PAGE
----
Shakespeare & Co., one of the oldest independent bookstores in Berkeley, officially closed its doors June 2 because of a decline in sales.
The bookstore, located on the corner of Dwight Way and Telegraph Avenue, specialized in used and antiquarian books for 51 years. Jon Wobber, the owner of Shakespeare & Co., left a note taped to the store’s front door that said, “The past couple of months were unsupportable.”
Wobber, who could not be reached for comment, said in his note that he attempted to sell the store to keep it open but had no takers.
Cody’s Books, a popular independent bookstore on Telegraph Avenue, also closed down in 2008 because of financial troubles. Now, Moe’s Books is the only remaining bookstore located on Telegraph Avenue near campus.
“It’s always sad when we lose a fellow,” said Doris Moskowitz, owner of Moe’s Books. “(Shakespeare & Co.) did it as long as they could.”
Telegraph Avenue “doesn’t get the same attention as the rest of the city gets,” Moskowitz added, making it a “pretty brutal” place for a bookstore to thrive.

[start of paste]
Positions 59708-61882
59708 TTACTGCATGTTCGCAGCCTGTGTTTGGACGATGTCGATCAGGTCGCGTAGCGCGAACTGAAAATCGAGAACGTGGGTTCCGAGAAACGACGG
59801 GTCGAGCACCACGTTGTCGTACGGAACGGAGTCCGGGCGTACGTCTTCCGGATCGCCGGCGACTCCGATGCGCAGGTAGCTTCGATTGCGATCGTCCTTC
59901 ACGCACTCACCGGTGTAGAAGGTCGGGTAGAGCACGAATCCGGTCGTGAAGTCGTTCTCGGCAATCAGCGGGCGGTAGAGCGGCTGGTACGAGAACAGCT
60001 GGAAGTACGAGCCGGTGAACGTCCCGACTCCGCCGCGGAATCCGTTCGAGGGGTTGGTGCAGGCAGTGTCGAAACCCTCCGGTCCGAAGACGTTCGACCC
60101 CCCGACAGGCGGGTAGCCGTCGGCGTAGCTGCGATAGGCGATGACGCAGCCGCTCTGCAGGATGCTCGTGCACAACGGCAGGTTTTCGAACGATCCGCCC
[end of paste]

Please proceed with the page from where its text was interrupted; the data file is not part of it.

Local bookstores need support from students at UC Berkeley in order to prevent the further decline of bookstores in the city, she said.
“It’s a little bit shocking because we’ve got 35,000 students, so you’d think there would be a better market for it,” said David Eifler, a librarian at UC Berkeley’s Environmental Design Library.
The closing of Shakespeare & Co. reflects a shift in the way people — particularly students — now purchase books, Eifler said, with more and more students turning to online services.
“You walk into a bookstore, and you get to see what all the people are interested in, and you get to see what the best titles are,” Eifler said. “The kind of serendipity of finding a title changes your life, and it doesn’t happen in Amazon. It’s a terrible thing to lose that.”
According to John Campion, an English lecturer at UC Berkeley, it’s the responsibility of community members to prevent the decline of local, independent businesses.
“If we want to do something, we have to find a way in the face of difficulties to find a new kind of commons for all of us — even the things that we don’t even know are so important,” Campion said. “In the same way that Shakespeare & Co. carried the texts of many places and many minds forward, we — in our bodies and selves — carry a memory theater of this planet.”
In his note, Wobber said he plans to reopen Vicarious Experience Used Books, a bookstore he owns in Cotati, California, and to sell books online.